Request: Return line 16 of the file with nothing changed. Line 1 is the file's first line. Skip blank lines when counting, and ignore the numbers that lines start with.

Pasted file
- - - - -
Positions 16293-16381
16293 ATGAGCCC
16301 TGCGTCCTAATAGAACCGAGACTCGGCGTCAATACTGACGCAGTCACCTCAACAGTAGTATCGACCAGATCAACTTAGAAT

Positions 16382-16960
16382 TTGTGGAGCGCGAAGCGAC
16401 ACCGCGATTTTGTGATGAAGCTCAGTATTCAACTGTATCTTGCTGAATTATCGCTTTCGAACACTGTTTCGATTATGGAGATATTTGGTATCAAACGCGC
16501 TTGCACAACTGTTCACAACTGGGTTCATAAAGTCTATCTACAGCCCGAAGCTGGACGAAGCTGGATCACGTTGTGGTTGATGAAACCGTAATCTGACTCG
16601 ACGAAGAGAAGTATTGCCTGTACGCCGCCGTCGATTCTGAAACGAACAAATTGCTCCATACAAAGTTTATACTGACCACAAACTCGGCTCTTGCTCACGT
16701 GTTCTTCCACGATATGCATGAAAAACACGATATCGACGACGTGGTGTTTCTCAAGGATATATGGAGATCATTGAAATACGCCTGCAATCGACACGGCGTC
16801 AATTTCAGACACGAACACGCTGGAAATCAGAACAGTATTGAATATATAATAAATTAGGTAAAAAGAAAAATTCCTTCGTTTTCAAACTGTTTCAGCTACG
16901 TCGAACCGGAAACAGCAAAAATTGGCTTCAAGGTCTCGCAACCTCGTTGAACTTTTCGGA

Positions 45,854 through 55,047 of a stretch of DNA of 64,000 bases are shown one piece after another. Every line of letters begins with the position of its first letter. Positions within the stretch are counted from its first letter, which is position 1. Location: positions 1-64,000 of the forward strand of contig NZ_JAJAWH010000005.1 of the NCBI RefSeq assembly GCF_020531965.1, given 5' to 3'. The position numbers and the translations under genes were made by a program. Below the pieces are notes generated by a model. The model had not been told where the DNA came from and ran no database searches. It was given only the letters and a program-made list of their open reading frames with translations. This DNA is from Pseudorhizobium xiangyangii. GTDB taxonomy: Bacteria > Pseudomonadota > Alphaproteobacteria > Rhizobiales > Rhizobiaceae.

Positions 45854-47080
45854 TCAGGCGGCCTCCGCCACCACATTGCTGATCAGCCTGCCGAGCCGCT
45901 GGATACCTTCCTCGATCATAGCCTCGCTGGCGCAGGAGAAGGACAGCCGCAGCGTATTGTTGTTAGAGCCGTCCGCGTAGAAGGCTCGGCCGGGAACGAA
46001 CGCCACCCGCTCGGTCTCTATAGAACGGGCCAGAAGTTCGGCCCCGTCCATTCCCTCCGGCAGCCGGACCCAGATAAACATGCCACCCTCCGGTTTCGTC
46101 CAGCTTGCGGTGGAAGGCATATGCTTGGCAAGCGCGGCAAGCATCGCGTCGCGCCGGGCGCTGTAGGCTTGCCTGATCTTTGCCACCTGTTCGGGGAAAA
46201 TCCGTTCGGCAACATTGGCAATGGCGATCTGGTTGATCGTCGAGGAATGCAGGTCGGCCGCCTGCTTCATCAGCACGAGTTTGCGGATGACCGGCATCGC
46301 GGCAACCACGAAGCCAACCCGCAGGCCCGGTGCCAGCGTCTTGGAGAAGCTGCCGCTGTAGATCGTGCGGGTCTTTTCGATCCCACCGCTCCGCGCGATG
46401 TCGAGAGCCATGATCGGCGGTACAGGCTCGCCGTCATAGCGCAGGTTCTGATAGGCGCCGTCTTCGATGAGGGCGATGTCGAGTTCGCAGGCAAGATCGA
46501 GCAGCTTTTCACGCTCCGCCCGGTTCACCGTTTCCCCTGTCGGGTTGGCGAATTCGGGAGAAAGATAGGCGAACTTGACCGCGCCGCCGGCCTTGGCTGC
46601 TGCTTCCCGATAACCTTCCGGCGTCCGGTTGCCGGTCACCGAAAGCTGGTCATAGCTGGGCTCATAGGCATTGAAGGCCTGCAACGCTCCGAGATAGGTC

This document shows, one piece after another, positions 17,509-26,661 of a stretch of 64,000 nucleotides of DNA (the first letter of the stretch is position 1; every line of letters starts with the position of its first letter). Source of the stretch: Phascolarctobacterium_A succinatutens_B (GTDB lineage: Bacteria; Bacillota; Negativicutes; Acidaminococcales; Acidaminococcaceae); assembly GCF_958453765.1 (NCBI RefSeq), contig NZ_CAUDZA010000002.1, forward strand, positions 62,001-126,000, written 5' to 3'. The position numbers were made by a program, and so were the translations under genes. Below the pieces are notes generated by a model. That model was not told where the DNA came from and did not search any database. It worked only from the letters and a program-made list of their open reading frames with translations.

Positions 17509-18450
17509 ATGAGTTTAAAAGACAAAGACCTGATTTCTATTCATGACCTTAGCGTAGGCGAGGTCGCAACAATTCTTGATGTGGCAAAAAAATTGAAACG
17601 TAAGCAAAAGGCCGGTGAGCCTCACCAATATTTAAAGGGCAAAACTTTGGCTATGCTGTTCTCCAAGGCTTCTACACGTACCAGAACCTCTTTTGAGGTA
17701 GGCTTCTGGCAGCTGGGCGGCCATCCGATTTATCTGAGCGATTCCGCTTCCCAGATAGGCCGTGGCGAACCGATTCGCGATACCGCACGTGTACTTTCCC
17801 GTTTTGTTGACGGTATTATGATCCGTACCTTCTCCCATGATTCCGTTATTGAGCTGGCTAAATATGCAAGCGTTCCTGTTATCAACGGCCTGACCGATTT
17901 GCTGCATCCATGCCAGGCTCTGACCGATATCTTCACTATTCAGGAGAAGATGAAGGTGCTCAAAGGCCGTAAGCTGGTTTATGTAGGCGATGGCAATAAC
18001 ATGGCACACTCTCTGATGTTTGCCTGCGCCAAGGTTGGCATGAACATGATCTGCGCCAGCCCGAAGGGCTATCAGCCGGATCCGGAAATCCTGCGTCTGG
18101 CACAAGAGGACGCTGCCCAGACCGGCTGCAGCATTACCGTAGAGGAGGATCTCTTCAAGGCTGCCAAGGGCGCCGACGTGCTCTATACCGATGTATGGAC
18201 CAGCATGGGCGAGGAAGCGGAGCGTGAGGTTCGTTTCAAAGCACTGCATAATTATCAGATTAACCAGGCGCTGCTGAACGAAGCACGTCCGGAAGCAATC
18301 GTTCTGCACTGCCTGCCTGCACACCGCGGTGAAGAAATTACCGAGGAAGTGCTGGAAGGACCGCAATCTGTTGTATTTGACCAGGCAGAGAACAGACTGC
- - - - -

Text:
46001 CGCCACCCGCTCGGTCTCTATAGAACGGGCCAGAAGTTCGGCCCCGTCCATTCCCTCCGGCAGCCGGACCCAGATAAACATGCCACCCTCCGGTTTCGTC